Courses and Workshops we offer

Here is a list of all the courses and workshops we offer. 

We do these both publicly and in-house.

 Course and Workshop Offerings Ver2

This is not a complete list, but gives an good overview.

We will update this listing from time to time.

Of course we are happy to answer questions.  

Sunday, July 13, 2014

The truth: Scrum is not easy!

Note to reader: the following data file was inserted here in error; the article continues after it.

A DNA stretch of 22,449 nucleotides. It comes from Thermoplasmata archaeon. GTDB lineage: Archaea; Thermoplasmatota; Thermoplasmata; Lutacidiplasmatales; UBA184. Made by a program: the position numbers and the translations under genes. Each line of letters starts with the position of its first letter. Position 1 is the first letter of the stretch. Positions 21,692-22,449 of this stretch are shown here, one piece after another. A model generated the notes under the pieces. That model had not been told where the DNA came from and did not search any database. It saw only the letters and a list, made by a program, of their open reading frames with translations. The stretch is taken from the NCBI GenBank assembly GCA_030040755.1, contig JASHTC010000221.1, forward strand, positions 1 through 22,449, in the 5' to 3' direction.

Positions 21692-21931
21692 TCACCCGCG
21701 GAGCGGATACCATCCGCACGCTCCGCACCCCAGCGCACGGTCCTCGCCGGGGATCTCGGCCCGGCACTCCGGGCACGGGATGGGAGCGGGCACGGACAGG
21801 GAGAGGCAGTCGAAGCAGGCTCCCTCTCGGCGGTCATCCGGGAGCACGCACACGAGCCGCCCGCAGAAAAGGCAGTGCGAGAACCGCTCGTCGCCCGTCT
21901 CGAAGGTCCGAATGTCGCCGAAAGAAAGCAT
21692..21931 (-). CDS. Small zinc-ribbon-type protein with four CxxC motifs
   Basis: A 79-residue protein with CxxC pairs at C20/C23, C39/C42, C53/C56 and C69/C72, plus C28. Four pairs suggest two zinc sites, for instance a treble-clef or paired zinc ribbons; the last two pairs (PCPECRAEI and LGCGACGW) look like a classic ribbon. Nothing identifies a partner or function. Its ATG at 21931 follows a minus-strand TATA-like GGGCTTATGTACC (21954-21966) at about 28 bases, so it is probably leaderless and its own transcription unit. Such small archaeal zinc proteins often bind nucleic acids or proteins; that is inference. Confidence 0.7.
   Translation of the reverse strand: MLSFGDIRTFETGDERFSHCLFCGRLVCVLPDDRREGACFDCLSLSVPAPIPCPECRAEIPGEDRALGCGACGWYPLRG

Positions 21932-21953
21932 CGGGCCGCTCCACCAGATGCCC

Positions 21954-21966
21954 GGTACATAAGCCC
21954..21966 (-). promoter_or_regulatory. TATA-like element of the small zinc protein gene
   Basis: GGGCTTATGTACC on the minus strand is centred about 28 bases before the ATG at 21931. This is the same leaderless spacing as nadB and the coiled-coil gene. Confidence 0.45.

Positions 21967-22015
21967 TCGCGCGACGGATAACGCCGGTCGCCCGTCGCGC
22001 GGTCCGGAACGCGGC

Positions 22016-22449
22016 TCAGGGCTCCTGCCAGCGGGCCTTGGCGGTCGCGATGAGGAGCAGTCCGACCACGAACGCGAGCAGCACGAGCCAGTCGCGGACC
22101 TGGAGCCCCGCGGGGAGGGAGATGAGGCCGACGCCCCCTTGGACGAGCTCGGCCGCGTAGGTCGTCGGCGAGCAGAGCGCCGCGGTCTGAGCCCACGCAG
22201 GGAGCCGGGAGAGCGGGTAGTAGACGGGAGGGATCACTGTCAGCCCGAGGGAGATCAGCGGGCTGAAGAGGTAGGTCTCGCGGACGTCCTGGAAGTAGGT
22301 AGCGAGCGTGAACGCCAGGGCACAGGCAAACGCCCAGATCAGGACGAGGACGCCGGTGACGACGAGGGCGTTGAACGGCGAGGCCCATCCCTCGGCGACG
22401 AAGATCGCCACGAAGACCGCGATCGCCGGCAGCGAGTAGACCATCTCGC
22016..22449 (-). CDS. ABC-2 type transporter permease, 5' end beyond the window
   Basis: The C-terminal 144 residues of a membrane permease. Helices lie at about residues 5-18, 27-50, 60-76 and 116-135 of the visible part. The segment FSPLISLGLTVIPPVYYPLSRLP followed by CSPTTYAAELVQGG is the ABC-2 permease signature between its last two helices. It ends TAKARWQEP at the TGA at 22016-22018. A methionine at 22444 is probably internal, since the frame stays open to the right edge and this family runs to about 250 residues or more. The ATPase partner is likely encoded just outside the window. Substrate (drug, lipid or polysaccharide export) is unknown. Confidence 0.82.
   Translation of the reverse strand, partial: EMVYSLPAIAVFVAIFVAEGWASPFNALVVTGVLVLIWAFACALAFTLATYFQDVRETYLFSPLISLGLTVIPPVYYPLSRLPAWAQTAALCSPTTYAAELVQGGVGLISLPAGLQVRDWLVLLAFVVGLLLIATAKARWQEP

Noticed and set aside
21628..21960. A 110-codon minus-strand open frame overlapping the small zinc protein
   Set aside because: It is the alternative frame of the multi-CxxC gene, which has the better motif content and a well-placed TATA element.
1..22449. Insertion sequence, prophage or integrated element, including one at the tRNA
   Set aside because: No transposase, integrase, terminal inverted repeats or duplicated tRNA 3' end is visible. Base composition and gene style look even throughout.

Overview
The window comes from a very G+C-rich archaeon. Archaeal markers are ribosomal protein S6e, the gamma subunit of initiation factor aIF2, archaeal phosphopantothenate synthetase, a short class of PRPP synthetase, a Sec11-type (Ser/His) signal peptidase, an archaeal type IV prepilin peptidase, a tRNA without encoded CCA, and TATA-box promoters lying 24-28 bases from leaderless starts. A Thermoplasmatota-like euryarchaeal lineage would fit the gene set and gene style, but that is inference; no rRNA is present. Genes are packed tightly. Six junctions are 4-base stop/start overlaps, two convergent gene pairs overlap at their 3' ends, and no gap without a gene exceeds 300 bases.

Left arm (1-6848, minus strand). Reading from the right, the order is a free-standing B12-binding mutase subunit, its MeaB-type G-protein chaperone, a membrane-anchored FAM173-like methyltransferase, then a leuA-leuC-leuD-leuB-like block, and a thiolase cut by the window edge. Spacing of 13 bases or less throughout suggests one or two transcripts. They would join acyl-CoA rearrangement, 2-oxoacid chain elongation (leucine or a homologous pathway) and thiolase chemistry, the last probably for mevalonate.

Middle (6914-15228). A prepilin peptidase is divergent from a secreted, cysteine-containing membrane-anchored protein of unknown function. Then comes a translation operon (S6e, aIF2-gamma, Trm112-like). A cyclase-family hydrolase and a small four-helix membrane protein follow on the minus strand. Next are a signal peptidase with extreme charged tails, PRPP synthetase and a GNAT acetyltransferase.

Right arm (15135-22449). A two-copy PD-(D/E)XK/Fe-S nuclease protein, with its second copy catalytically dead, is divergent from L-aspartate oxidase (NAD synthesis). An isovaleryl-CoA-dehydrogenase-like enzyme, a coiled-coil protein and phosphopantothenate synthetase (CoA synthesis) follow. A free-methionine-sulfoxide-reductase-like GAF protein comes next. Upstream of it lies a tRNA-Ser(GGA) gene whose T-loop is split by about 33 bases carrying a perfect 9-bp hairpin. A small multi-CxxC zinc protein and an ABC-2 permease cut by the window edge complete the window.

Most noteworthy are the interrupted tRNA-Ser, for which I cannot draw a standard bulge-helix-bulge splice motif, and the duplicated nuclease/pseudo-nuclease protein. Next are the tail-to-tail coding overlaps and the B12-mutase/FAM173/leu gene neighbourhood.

May I tell the truth? I am a trainer, and people come to my course.  And often they want an easy answer.  A magic answer that is not disturbing, or bothersome, but is in every way only good and friendly and just better. In other words, they come to change, but they don't want to change.  Well, maybe that brought a chuckle, but that is a bit unfair.  They want to change, but they don't want the change to be hard.  And we all feel that way sometimes, right?  This is human nature and no one's fault.  But... I could say that in a kinder way.  And maybe I should be kinder, but I am blunt.  I am blunt because I do not wish to waste their time (nor mine).  Because life is short. Because they need a kick in the pants.  But mostly, they and the people they serve need to move on to a new and better life.  We need a better life now! And denying them and their customers and us all a better life because some change is a bit painful.... that is not an acceptable answer. I am also compassionate. I see the suffering of their current lives, and I cry inside.  I see all the lost talent, and see all the pretending, and the dishonesty that their current work requires of them. And I cry inside for that. But I only have compassion enough to risk anger with a KITP. (Often friends get mad at us a bit when we give them a KITP, but good friends thank us later. At least for caring.)  Let us be fair too: A KITP (as I mean it here) is not an actual kick. "Sticks and stones may break my bones but words will never hurt me."  When we say KITP, we mean a serious conversation, we mean bluntness.  We do not mean a brutal conversation, we do not mean breaking someone down into tears in public, and we certainly do not mean anything approaching physical violence.  Of course. But, in these days, someone can complain now that you hurt their feelings and it is sometimes treated as a physical felony.  It has gotten a bit crazy. But this issue is not the subject of this post. *** So, why is Scrum hard? Well, the first truth us that Scrum is mostly a lot more fun.  It is, net net, more pleasurable, for everyone.  But it is also painful, particularly in the changing to it. 1. It requires that we try to see the truth, and the truth is sometimes painful.  And we typically often want to look away.  The truth often tells us unpleasant things about ourselves. And Scrum requires us to tell the truth.  And, that can be hard. 2. Scrum requires that we change, that we challenge everything, that we become better than we are now.  And it makes us move from our comfort zone to a zone that feels weird and different and dangerous.  Yikes! *** Should you talk about the truths in the class? Or ignore them? I feel there is no option.  I must tell the truth. But, some say, they are stupid, and you will upset them by telling these truths.  Don't tell them until they ask or at least until later. Is that the way you would want me to treat you?  No, I did not think so.  Yes, it is true that some of them in the class are not ready to make the change.  And, in some sense, if I could identify that and only teach the class to that one person, then I might 'more carefully tailor the course to the needs of the individual.'  But, again, I do not have those options. So, I do many things in the course to help you appreciate how life in a Team is different.  Things are moving fast. You must interact with all of your teammates.  That there is a new speed, a new informality, and directness, and a lack of hierarchy and 'respect'.  A lower 'formality'.  It is not all gone, but it is substantially changed.  And you want it to change.  Except that many of you, in your hearts, at least partly, do not want it to change.  But, in the class, with a thousand small remarks, I force you to feel the change.  People will say blunt things, people will say non-PC things.  The tight lid on all so-called 'bad words' is lifted.  For many people, this is not a problem at all, this is good, this is refreshing, liberating even.  For men and for women.  But for some people, it is very upsetting.  (If I upset you in a serious way, I am sorry.) Am I being mean?  Well, honestly, to some it can feel mean.  And if the pain is reasonable, I am ok with that. Life on a NYC street is a rough and tumble business.  We all get a bit bruised.  And whenever I hear it is painful, I back off in some way.  But some people hide their reactions, and what is humorous to one person can be painful to another.  One never knows. In some classes I get some especially sensitive people, and I back off some.  But, for those few, it is too late. To be fair, one is fairly sure that some feign sensitivity as a way not to change.  People have many ways to seek their goal indirectly.  But, one thinks. no always is this the case. But honestly, if they do not experience rough and tumble with me in a 'safe' environment, it will go much harder for them in a less safe environment. It is tricky and hard for me as a trainer to bring them up to speed with Scrum quickly.  I never do it perfectly for everyone in class.  I focus mainly on those who are likely to really 'get it.'  So, for some I fail or partly fail every time.  I am not happy about that, but it is a price we pay.  Time is short, as many a poet has written.  Later TS Eliot alluded to an earlier English poet, and had Prufrock say "Do I dare to eat a peach?"... a classic description of our current passivity.  We cannot be so passive.  Life is too short, and the opportunity of a better life is too great. So, Scrum is painful, some.  Bear the pain with dignity.  May it be that I am not the bringer of the pain (to you at least, Reader), that I have prepared you for the pain usefully.  And then may the pain be small. And indeed I have always found the pain to be very small compared to the benefit and the pleasure of doing Scrum with a good team.  And the benefit to the customers, and the satisfaction we get from having done something good for someone else, something we may not crow about, but in after years we may look back and be proud of.